Contaminant of the Month: Fluoride and fluoridation

Oct. 9, 2014

Is there anything more to be said about fluoridation? Probably not, however here is an update from Water Technology’s May 2011 report.

What it is:

  • Fluorine is the most active halogen and element nine in the periodic table. Fluoride is its anion with a charge of -1.
  • Fluoride is ubiquitous in the environment in water, rocks, plants and animals in small amounts.
  • It deposits in bone and in teeth as the fluorapatite mineral Ca5(PO4)3F — a very hard crystalline compound.
  • Many types of toothpaste are fluoridated.

What is the fluoride/fluoridation issue?

  • Beginning in 1941, tooth decay studies in several Midwestern communities noted reduced incidence of dental caries when higher levels of fluoride were present in their drinking water.
  • Many communities began to add fluoride to their drinking waters at about 1 ppm, either as sodium fluoride or fluosilicic acid.
  • Numerous dental organizations advocate controlled fluoridation of drinking water; some states require fluoridation of water, and others have it as a community option. The federal government cannot require the addition of fluoride to drinking water for therapeutic purposes. However, governmental organizations such as the Centers for Disease Control (CDC) and the National Institute for Dental Research advocate its addition to reduce tooth decay in children.
  • Some advocacy groups have consistently opposed drinking water fluoridation as an involuntary medication, a possible risk and unnecessary because dental decay rates have been dropping even in non-fluoridated communities.

Health considerations:

  • Excessive fluoride in some world drinking water sources can cause crippling skeletal fluorosis or osteomalacia, which are serious bone and joint malformations.
  • Drinking water levels on the order of 1 or 2 to 4 mg/l can cause dental fluorosis ranging from very mild to moderate to severe, depending upon the amount of water consumed as well as total fluoride intake from all sources.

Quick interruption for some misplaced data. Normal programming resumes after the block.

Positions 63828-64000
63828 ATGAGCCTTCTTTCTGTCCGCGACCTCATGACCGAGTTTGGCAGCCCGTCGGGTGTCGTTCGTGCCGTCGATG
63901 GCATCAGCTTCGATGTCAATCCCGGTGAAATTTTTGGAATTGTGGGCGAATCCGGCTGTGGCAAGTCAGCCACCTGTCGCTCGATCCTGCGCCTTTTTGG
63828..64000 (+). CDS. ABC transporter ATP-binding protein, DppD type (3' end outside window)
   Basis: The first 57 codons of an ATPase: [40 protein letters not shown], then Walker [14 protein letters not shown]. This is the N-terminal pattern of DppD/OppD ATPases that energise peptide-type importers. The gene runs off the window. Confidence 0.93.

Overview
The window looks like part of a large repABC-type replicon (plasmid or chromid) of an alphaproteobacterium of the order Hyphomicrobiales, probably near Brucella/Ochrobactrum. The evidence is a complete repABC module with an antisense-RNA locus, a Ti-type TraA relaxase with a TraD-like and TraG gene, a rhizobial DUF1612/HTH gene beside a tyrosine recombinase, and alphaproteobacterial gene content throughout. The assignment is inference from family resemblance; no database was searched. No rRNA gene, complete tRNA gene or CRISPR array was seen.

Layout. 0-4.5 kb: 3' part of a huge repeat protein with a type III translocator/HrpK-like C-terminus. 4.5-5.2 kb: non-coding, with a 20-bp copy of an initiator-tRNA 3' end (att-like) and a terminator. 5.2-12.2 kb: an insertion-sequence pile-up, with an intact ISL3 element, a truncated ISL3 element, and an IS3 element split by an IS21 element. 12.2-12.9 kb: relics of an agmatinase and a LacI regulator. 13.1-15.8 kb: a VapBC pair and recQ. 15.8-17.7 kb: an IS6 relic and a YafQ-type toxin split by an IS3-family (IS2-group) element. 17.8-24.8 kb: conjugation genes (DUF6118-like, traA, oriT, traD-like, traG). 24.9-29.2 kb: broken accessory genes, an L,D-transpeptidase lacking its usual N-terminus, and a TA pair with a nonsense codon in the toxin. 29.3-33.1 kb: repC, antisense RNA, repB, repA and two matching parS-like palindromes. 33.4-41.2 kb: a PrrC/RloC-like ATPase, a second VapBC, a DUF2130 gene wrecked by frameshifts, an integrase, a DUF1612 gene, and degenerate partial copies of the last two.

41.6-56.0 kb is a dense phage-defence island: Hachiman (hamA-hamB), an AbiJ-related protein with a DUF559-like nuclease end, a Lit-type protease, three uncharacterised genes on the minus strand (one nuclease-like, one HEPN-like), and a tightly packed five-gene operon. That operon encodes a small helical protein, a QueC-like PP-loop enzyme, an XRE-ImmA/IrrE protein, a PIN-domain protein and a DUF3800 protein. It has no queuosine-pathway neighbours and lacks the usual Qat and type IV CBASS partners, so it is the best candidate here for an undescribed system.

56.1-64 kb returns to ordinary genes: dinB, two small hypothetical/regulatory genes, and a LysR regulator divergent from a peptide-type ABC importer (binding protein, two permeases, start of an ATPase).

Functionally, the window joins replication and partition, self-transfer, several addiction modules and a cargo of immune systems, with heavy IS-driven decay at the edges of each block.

• Fluoride has been tested in animals extensively without significant negative outcomes.
  • The cancer bioassay in rats and mice showed no increased cancer risk, but equivocal evidence.
  • Therapeutic doses of fluoride have been used in osteoporosis treatment, however beneficial effects have been marginal and sometimes increased risk of bone fracture was noted.

Analytical methods:

  • Fluoride is analyzed by ion selective electrodes and ion chromatography.

Water treatment:

  • Fluoride can be removed from water by lime precipitation, anion exchange with alumina, bone char and reverse osmosis (RO). Alumina and RO are available POU methods.

National trends:

  • Fluoridation is widely practiced around the world but some countries such as Sweden, Holland and Czech Republic, have banned it.
  • The Israeli Health Minister recently announced a ban, but the current Prime Minister Netanyahu had endorsed fluoridation when he was health minister and advocated for a community option.


  • The Primary Drinking Water Regulation for total fluoride is 4 mg/l; the Secondary (aesthetic) regulation is 2 mg/l. The World Health Organization Guideline is 1.5 mg/l, which should be adjusted relative to climate and water consumption.
  • CDC recommends fluoridation at 0.7 mg/l to minimize mild dental fluorosis while maintaining dental benefits.


  • Fluoridation is still debated but most public health authorities support it because of the benefits of reduced tooth decay among children, especially among lower income groups who do not receive regular dental care.

Dr. Cotruvo is president of Joseph Cotruvo and Associates, LLC, Water, Environment and Public Health Consultants. He is a former director of the U.S. EPA Drinking Water Standards Division.

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